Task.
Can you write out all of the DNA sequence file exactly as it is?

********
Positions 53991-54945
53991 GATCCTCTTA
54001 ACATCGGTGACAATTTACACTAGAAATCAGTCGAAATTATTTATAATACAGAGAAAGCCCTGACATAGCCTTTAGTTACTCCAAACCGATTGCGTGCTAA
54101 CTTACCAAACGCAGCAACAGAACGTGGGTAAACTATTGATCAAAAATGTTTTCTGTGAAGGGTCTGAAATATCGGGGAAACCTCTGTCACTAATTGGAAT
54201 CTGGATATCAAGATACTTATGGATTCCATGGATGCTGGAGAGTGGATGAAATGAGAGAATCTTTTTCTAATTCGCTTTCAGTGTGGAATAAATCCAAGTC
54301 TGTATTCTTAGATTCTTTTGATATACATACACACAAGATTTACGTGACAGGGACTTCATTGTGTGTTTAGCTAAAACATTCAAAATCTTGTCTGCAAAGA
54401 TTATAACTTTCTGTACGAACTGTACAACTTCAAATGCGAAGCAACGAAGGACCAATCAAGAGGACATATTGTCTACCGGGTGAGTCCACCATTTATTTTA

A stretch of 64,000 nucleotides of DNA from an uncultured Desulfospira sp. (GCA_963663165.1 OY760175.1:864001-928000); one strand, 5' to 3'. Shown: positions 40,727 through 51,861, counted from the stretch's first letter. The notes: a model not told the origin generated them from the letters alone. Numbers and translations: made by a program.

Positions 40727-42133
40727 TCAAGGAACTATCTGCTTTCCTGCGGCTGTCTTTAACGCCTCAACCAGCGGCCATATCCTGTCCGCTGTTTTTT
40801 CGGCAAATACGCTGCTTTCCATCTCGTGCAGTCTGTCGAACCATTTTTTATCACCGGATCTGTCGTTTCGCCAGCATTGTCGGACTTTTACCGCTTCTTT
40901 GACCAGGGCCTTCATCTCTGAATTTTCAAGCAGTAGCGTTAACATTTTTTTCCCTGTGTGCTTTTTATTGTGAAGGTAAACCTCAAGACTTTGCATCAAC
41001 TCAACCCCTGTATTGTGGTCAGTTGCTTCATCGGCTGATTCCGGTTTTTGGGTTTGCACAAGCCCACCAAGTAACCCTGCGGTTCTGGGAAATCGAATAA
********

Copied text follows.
Positions 53991-54945
53991 GATCCTCTTA
54001 ACATCGGTGACAATTTACACTAGAAATCAGTCGAAATTATTTATAATACAGAGAAAGCCCTGACATAGCCTTTAGTTACTCCAAACCGATTGCGTGCTAA
54101 CTTACCAAACGCAGCAACAGAACGTGGGTAAACTATTGATCAAAAATGTTTTCTGTGAAGGGTCTGAAATATCGGGGAAACCTCTGTCACTAATTGGAAT
54201 CTGGATATCAAGATACTTATGGATTCCATGGATGCTGGAGAGTGGATGAAATGAGAGAATCTTTTTCTAATTCGCTTTCAGTGTGGAATAAATCCAAGTC
54301 TGTATTCTTAGATTCTTTTGATATACATACACACAAGATTTACGTGACAGGGACTTCATTGTGTGTTTAGCTAAAACATTCAAAATCTTGTCTGCAAAGA
54401 TTATAACTTTCTGTACGAACTGTACAACTTCAAATGCGAAGCAACGAAGGACCAATCAAGAGGACATATTGTCTACCGGGTGAGTCCACCATTTATTTTA

A stretch of 64,000 nucleotides of DNA from an uncultured Desulfospira sp. (GCA_963663165.1 OY760175.1:864001-928000); one strand, 5' to 3'. Shown: positions 40,727 through 51,861, counted from the stretch's first letter. The notes: a model not told the origin generated them from the letters alone. Numbers and translations: made by a program.

Positions 40727-42133
40727 TCAAGGAACTATCTGCTTTCCTGCGGCTGTCTTTAACGCCTCAACCAGCGGCCATATCCTGTCCGCTGTTTTTT
40801 CGGCAAATACGCTGCTTTCCATCTCGTGCAGTCTGTCGAACCATTTTTTATCACCGGATCTGTCGTTTCGCCAGCATTGTCGGACTTTTACCGCTTCTTT
40901 GACCAGGGCCTTCATCTCTGAATTTTCAAGCAGTAGCGTTAACATTTTTTTCCCTGTGTGCTTTTTATTGTGAAGGTAAACCTCAAGACTTTGCATCAAC
41001 TCAACCCCTGTATTGTGGTCAGTTGCTTCATCGGCTGATTCCGGTTTTTGGGTTTGCACAAGCCCACCAAGTAACCCTGCGGTTCTGGGAAATCGAATAA